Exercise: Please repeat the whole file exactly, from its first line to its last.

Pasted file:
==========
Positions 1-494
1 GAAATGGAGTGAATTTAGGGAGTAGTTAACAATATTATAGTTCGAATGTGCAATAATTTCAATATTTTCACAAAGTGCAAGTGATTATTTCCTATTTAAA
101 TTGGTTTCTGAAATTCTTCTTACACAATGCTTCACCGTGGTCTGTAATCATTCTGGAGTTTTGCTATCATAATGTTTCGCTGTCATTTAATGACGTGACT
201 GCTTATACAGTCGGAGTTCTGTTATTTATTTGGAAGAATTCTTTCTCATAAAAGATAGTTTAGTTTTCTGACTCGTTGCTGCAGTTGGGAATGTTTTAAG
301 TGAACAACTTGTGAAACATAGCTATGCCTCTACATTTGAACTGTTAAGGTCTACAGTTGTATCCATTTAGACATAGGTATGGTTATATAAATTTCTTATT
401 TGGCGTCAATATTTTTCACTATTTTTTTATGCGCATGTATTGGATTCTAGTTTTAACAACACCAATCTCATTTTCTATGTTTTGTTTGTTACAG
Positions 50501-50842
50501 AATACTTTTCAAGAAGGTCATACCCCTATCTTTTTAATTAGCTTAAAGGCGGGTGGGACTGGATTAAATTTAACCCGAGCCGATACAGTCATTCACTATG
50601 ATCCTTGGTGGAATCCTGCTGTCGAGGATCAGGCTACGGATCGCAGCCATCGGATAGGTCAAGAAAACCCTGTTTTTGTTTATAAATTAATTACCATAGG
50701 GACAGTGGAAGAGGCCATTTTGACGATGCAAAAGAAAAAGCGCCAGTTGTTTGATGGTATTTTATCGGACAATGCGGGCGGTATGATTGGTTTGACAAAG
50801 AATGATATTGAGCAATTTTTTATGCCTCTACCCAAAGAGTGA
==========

Positions 1-494
1 GAAATGGAGTGAATTTAGGGAGTAGTTAACAATATTATAGTTCGAATGTGCAATAATTTCAATATTTTCACAAAGTGCAAGTGATTATTTCCTATTTAAA
101 TTGGTTTCTGAAATTCTTCTTACACAATGCTTCACCGTGGTCTGTAATCATTCTGGAGTTTTGCTATCATAATGTTTCGCTGTCATTTAATGACGTGACT
201 GCTTATACAGTCGGAGTTCTGTTATTTATTTGGAAGAATTCTTTCTCATAAAAGATAGTTTAGTTTTCTGACTCGTTGCTGCAGTTGGGAATGTTTTAAG
301 TGAACAACTTGTGAAACATAGCTATGCCTCTACATTTGAACTGTTAAGGTCTACAGTTGTATCCATTTAGACATAGGTATGGTTATATAAATTTCTTATT
401 TGGCGTCAATATTTTTCACTATTTTTTTATGCGCATGTATTGGATTCTAGTTTTAACAACACCAATCTCATTTTCTATGTTTTGTTTGTTACAG
Positions 50501-50842
50501 AATACTTTTCAAGAAGGTCATACCCCTATCTTTTTAATTAGCTTAAAGGCGGGTGGGACTGGATTAAATTTAACCCGAGCCGATACAGTCATTCACTATG
50601 ATCCTTGGTGGAATCCTGCTGTCGAGGATCAGGCTACGGATCGCAGCCATCGGATAGGTCAAGAAAACCCTGTTTTTGTTTATAAATTAATTACCATAGG
50701 GACAGTGGAAGAGGCCATTTTGACGATGCAAAAGAAAAAGCGCCAGTTGTTTGATGGTATTTTATCGGACAATGCGGGCGGTATGATTGGTTTGACAAAG
50801 AATGATATTGAGCAATTTTTTATGCCTCTACCCAAAGAGTGA